Over 25,000 people packed the Walkway Over the Hudson at its first public opening 14 years ago.

The World's Longest elevated Pedestrian Bridge known as the Walkway Over the Hudson (formerly known as the Poughkeepsie-Highland Railroad Bridge) is a steel cantilever bridge spanning the Hudson River between Poughkeepsie, New York, on the east bank and Highland, New York, on the west bank.

Built as a double-track railroad bridge, the Walkway was completed on January 1, 1889, and formed part of the Maybrook Railroad Line of the New York, New Haven, and Hartford Railroad. It was taken out of service on May 8, 1974, after it was damaged by fire. It was listed on the National Register of Historic Places in 1979, and its entry was updated in 2008.

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The bridge was designated as a National Historic Civil Engineering Landmark by the American Society of Civil Engineers in 2009. It was reopened on October 3, 2009, as a pedestrian walkway as part of the new Walkway Over the Hudson State Historic Park.

The Walkway Over the Hudson in the City of Poughkeepsie


Walkway Over the Hudson State Historic Park took to social media this week to acknowledge that it had been 14 years since the Walkway first opened to the public back on Oct. 3, 2009.

On this date 14 years ago, Walkway Over the Hudson officially opened to the public for the first time. More than 25,000 people from across the #HudsonValley, New York State, and the nation packed the park for their first look at our one-of-a-kind #HudsonRiver views.
Since then, we've been visited by nearly eight million people from all 50 states and more than 50 countries from around the world.
                                                                -Walkway Over the Hudson State Park


Townsquare Media of Poughkeepsie Promotions Director and Live Events Coordinator Anthony Verano recalled driving the first non-construction vehicle across the bridge before it was opened to the public with the radio station truck.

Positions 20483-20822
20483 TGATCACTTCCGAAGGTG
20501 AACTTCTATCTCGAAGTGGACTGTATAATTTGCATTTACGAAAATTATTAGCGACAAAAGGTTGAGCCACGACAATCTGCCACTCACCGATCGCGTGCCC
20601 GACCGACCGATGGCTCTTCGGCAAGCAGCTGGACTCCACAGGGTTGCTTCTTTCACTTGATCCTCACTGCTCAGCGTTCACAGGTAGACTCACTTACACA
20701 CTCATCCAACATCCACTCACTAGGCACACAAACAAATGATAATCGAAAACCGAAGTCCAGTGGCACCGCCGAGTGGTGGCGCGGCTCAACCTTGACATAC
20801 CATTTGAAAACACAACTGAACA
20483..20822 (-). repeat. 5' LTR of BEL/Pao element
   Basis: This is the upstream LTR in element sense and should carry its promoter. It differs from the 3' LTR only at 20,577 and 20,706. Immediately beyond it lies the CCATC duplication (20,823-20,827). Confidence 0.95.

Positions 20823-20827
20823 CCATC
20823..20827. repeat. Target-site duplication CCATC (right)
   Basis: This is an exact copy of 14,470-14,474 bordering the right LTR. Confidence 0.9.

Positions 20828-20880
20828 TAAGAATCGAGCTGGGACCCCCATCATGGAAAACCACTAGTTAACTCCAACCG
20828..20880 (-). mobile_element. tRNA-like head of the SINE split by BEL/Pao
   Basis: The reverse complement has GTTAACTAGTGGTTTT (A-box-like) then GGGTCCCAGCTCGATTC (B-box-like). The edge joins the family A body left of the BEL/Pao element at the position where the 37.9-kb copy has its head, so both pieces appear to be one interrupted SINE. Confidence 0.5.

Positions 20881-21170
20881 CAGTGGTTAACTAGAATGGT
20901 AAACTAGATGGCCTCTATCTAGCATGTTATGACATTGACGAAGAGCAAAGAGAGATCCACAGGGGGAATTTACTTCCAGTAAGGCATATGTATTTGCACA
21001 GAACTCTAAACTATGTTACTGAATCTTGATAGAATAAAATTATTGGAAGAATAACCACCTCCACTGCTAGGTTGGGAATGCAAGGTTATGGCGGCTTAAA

attachment-Anthony Verano Walkway Comment

Radio Personality Robyn Taylor recalled broadcasting live for the public opening of the Walkway. Robyn Taylor interviewed an Iron Worker on the bridge at the opening of the Walkway Over the Hudson in 2009.

Robyn Taylor interviews an Iron Worker on the bridge at the opening of the Walkway Over the Hudson in 2009. Photo credit: Townsquare Media
Photo credit: David Rocco

I absolutely love the Walkway over the Hudson. I think it's one of the greatest things that the Hudson Valley has to offer and, it happens to be free to visit. I've taken full advantage of it over the years, having it right practically in our own backyard. I have often made it a routine to walk the walkway from the Poughkeepsie side to the Highland side and back as a regular exercise routine sporadically. I even walked it for over 80 straight days in a row some years back, while trying to reach a personal goal. I hoped to do at least 100 days, but just couldn't make it happen. Maybe I'll try again in the future. Here's to many more years of the Walkway of the Hudson!

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Gallery Credit: Simon